Exotic fish are bred in Southern states and escape into Illinois waters, where they destroy the ecosystem
SPRINGFIELDIllinois Gov. Rod R. Blagojevich sent a letter to Illinois Congressional Delegation Oct. 19 urging them to support a resolution that bans Asian carpan invasive species that threatens the Great Lakes.
Fish farmers in southern states, such as Arkansas and Mississippi, import the Asian carp to eat parasites that threaten their catfish. However, some of these carp have escaped fish farms in the Mississippi River and are making their way north through the Illinois river system to the Great Lakes, where they will destroy the lakes ecosystems. House Resolution 3049, the Asian Carp Prevention and Control Act, would make it illegal for states to import Asian carp.
Illinois fishermen tell tales of 40-pound fish leaping into their boats, Blagojevich said. Theyre not fish stories, theyre facts of the invasion of Asian carp, already infesting some Illinois waterways. We need to do everything we can to protect the Great Lakes from this invasive species.
Asian carp pose a threat to native fish and aquatic ecosystems because they consume much of the food chain. They eat aquatic plants, compete for plankton with native fish, and eat snails and clams. Black carp can live to at least age 15 and grow to more than 5 feet and 150 pounds. They reach maturity at 6 to 11 years of age, and then reproduce annually.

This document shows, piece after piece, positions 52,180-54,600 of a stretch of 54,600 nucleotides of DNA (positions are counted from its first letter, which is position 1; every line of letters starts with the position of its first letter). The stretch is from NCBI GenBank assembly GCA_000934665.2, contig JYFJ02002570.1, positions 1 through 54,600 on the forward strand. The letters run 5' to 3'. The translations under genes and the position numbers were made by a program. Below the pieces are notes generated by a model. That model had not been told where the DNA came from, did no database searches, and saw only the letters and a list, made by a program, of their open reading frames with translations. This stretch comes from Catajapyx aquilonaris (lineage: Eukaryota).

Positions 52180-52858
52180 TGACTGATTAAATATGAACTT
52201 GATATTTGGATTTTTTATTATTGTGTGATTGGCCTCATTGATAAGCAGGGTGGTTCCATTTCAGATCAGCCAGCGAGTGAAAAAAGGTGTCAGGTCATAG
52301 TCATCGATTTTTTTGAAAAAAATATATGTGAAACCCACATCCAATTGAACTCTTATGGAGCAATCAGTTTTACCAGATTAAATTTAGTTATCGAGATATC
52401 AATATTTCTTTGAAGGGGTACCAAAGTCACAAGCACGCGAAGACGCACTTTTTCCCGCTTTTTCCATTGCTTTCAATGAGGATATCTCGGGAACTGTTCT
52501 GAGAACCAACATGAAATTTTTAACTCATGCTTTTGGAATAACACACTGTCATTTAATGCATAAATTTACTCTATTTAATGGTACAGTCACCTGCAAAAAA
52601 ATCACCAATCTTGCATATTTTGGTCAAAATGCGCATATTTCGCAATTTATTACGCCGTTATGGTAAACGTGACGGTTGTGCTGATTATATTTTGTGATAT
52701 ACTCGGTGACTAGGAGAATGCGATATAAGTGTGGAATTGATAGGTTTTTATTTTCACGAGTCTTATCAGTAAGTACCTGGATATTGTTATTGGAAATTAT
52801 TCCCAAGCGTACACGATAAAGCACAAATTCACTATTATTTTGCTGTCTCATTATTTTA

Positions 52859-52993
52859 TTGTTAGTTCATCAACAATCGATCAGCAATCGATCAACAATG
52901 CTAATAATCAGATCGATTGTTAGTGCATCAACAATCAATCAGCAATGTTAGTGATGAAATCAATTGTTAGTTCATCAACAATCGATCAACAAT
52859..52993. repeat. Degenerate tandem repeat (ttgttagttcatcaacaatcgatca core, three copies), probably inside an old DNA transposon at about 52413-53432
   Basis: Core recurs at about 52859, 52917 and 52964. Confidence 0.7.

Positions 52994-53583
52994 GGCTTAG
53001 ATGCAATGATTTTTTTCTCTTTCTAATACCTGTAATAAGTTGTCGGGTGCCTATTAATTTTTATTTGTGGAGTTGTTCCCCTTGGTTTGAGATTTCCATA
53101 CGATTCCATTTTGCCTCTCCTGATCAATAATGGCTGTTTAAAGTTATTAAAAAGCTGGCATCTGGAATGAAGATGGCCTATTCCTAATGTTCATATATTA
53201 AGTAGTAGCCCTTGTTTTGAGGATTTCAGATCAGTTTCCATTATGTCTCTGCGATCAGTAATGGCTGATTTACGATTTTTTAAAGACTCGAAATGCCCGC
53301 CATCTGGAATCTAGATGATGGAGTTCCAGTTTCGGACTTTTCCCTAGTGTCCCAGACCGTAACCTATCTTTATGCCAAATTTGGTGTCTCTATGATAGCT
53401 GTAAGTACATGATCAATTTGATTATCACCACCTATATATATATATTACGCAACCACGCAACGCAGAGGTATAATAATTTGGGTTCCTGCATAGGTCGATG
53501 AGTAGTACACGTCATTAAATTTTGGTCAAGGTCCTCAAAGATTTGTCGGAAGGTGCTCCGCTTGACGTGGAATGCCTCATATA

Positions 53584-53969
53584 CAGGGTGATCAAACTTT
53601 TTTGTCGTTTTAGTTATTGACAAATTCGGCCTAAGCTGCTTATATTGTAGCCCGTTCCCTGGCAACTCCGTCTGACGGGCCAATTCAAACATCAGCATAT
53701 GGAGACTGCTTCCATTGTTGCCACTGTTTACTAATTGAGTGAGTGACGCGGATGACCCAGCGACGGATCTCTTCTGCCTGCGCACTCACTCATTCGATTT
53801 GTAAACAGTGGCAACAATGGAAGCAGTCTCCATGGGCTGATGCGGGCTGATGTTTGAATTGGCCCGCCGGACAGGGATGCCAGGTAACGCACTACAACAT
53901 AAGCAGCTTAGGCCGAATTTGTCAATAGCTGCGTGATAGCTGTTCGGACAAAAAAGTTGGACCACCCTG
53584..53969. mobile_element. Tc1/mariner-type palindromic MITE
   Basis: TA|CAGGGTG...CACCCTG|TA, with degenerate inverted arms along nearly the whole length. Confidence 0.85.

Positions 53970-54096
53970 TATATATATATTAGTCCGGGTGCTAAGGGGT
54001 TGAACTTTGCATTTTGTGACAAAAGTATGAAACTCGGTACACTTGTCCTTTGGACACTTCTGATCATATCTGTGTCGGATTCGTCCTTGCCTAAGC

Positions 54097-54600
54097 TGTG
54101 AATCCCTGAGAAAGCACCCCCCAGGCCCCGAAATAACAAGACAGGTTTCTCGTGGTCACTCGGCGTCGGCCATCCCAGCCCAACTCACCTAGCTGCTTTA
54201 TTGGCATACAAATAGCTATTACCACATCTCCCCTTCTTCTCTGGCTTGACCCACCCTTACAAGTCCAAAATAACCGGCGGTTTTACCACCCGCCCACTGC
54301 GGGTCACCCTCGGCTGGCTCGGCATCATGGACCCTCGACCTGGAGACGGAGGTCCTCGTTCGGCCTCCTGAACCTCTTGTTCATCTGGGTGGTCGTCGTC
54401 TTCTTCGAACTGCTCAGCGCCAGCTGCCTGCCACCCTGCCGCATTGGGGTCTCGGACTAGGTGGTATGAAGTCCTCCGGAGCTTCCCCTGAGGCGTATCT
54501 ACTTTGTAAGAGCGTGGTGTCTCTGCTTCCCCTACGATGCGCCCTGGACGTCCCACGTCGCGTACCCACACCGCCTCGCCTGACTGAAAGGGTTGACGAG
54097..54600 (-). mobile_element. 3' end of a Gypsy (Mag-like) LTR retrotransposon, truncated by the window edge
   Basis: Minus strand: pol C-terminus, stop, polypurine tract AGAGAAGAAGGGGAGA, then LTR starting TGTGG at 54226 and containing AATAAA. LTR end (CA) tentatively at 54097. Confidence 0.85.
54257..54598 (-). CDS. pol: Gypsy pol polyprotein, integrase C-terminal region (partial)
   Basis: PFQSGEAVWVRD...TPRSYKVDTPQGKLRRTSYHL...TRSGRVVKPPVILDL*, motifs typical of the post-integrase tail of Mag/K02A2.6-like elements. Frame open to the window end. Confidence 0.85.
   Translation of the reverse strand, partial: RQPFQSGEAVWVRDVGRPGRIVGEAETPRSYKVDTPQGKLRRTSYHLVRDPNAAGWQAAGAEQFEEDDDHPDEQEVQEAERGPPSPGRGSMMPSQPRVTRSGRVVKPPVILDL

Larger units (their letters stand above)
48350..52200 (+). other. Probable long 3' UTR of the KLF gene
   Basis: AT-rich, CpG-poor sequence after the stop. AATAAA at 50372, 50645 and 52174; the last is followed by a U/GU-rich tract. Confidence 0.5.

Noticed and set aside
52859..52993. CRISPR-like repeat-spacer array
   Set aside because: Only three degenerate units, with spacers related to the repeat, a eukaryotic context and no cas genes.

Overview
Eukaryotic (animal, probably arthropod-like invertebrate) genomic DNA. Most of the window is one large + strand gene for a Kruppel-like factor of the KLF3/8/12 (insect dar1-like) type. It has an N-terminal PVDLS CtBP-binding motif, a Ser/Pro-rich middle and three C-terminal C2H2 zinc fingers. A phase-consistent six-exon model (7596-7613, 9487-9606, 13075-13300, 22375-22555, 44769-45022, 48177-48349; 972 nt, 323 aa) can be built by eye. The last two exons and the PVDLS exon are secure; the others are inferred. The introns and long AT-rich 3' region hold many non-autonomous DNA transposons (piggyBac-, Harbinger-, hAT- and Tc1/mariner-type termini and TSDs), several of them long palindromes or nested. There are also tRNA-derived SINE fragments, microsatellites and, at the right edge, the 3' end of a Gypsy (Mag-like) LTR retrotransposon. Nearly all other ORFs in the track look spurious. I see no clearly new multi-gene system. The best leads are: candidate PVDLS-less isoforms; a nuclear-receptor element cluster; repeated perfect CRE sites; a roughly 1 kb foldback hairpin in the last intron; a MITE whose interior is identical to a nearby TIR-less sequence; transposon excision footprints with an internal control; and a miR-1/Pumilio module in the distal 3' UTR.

Illinois Department of Natural Resources Director Joel Brunsvold said: Weve already seen Asian carp escape into Illinois waters and begin taking over the ecosystems. It is much easier to keep Asian carp from entering the Great Lakes than to try and get rid of them once they do get in and begin damaging the habitat.
Illinois has learned from the silver and the bighead carp just how destructive Asian carp are to native ecosystems. The silver and bighead carp originated in Illinois from escapees from fish farms in Arkansas and Mississippi. Once in the Mississippi River, these species successfully reproduced and swam in huge numbers toward Illinois. Today, silver and bighead carp comprise up to 75 percent or more of the fish population in many areas of the Illinois River.
Blagojevich signed a bill this summer allowing the state to regulate Asian carp imported to, and transported within, the state of Illinois. But if other states are not under the same regulations, the legally imported carp in Southern states can travel through the river system and contaminate Illinois waters, which is why it must be illegal for any state to import Asian carp.
Blagojevich also wrote to the U.S. Fish and Wildlife Service (USFWS) requesting it rule in favor of banning Asian carp. The USFWS has proposed a ban, but has not yet made a final decision.
In addition to banning further importation of the fish, Blagojevich is also asking Illinois representatives to authorize and appropriate money to allow the U.S. Army Corps of Engineers to reinforce, operate and maintain essential barriers to keep Asian carp from entering the Great Lakes.
From the Nov. 2-8, 2005, issue